Monday, July 28, 2014
Writing Great Visual Description
Writing great visual description is similar to taking an artful photograph. The focus of the description must be clear and present to the eye. In a photograph, we perceive the relationship between foreground and background. Our eye is guided by the structure of the image. Our senses respond to rich, vivid, colorful details. When we write, we pay attention to these same elements and fabricate them in our descriptions with carefully chosen language.
Posted by on 11/9/2013 12:30:00 PMComments 0
Explore Your Senses and Write
Want to write and don’t know what to write about? Explore your senses and write about the experience as fully as you can. Put a strawberry in your mouth. Let your mouth feel it before you bite into it. Take a bite. Relish the flavor. Is there more than one taste? Does it taste sweet? Wild? Slightly sour? Refreshing? Healthy? How many ways can you describe the flavor?
Posted by on 11/2/2013 1:11:00 PMComments 0
Journaling across the Disciplines
Fresh from teaching this past month, I am reminded once again that daily journaling is central to loosening and energizing the creative flow in students. Every class I teach, whether literature or writing, begins with journal writing. This writing is a nonstop, free-flow of thoughts for ten minutes, sometimes called free writing. As each course begins, I observe students often starting this process of journaling with the attitude that they can’t think of anything to say. By the end of the course, they are complaining when I call time because they have more to say.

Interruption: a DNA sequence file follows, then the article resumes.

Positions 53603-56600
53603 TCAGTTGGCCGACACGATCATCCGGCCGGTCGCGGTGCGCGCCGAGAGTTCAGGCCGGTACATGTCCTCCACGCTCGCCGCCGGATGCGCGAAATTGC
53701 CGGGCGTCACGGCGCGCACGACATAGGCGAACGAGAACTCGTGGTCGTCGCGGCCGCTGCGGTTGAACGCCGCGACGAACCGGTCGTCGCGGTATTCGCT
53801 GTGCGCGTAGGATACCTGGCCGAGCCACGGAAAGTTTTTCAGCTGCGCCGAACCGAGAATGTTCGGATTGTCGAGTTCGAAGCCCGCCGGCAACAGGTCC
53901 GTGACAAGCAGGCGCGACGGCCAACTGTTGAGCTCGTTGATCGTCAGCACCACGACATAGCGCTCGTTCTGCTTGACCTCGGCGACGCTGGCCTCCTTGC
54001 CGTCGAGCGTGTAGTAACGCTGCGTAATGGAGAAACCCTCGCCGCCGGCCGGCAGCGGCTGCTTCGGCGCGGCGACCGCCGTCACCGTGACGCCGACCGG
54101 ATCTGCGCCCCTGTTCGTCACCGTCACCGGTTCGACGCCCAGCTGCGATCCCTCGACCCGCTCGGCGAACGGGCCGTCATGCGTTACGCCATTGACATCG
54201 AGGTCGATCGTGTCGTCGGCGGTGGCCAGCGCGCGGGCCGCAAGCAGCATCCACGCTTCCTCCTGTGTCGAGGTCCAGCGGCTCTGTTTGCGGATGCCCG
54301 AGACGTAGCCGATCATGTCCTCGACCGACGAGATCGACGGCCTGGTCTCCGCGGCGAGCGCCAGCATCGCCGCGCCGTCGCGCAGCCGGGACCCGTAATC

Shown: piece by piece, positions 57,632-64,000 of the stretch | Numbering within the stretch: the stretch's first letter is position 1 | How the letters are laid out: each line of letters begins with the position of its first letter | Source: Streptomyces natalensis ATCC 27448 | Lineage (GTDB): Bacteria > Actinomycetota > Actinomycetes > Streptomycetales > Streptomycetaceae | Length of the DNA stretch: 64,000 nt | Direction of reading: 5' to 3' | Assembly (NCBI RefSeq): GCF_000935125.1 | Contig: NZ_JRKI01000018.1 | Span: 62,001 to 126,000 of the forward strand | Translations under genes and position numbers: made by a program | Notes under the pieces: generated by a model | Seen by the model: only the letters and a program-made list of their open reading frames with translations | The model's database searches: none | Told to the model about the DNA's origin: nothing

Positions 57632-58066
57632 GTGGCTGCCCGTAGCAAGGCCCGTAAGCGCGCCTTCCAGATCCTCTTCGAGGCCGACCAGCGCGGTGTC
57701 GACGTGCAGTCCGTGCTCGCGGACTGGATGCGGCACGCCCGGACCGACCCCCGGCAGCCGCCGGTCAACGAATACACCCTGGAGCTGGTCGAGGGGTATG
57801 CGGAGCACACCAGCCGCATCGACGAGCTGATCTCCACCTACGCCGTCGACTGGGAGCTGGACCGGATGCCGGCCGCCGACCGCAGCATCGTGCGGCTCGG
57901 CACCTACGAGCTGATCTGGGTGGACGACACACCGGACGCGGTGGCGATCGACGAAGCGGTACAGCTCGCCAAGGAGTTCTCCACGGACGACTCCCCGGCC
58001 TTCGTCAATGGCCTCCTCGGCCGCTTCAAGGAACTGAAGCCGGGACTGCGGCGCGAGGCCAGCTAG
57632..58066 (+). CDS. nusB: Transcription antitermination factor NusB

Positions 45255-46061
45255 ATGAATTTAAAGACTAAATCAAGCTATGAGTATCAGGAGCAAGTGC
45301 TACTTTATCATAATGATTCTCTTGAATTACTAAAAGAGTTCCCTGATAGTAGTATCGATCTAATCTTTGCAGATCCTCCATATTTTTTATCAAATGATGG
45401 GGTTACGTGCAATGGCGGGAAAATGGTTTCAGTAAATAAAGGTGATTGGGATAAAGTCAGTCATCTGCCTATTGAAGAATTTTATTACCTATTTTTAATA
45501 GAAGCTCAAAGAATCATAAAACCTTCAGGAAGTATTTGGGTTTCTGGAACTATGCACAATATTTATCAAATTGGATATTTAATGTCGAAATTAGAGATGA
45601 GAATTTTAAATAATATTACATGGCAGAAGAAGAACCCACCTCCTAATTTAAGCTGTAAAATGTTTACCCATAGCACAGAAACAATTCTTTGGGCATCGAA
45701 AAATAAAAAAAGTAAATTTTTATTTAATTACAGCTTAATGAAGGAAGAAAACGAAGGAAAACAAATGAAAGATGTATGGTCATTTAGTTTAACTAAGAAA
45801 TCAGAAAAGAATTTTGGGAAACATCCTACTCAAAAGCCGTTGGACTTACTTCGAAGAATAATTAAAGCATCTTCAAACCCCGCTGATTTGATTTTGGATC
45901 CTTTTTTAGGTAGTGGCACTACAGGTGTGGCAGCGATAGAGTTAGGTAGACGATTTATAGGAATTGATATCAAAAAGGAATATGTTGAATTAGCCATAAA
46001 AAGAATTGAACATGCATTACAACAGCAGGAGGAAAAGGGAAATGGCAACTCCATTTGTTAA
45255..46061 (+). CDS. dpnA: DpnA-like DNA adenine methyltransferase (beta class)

Posted by on 11/2/2013 1:00:00 PMComments 0
Childhood Road Trips
My earliest road trip memories come from when my family traveled a couple of time a year from western North Carolina across the Smokey Mountains to visit my father’s parents on the family farm in eastern Kentucky. Interstates 40 and 75 didn’t exist then, so we usually followed U.S. 25 north across the southwestern tip of Virginia into eastern Kentucky. U.S. 25 was then a narrow two-lane road that wound and twisted through steep mountain passes and along the French Broad and Cumberland rivers. Drop-offs on the outer edge of the road plunged down steeply into valleys into what were called “The Nars,” small narrow gaps between the mountains. Sometimes we drove through the “The Nars” and other times we wound our way to the top of a steep mountains then and down again.
Posted by on 10/19/2013 3:41:00 PMComments 0
Mind Drift and Writing Prompts
Letting our minds drift is a good way to stir our creativity. A major pull of reflective writing is the freedom to drift, letting one idea, one image connect with another–seeing a rocking chair in a magazine ad and having it call up a memory of rocking on a screened porch in the South, sipping sweet tea and snapping green beans. Thinking about green beans brings the memory of the rows of beautiful home-canned green beans my mother put up every summer and stored on the pantry shelves, saving them for delicious meals later in the winter. That memory makes me wonder whatever happened to home canning? Do many people still home can their vegetables, or is it cheaper and easier to get them at the grocery stores?
Posted by on 10/19/2013 3:43:00 PMComments 0


 
 
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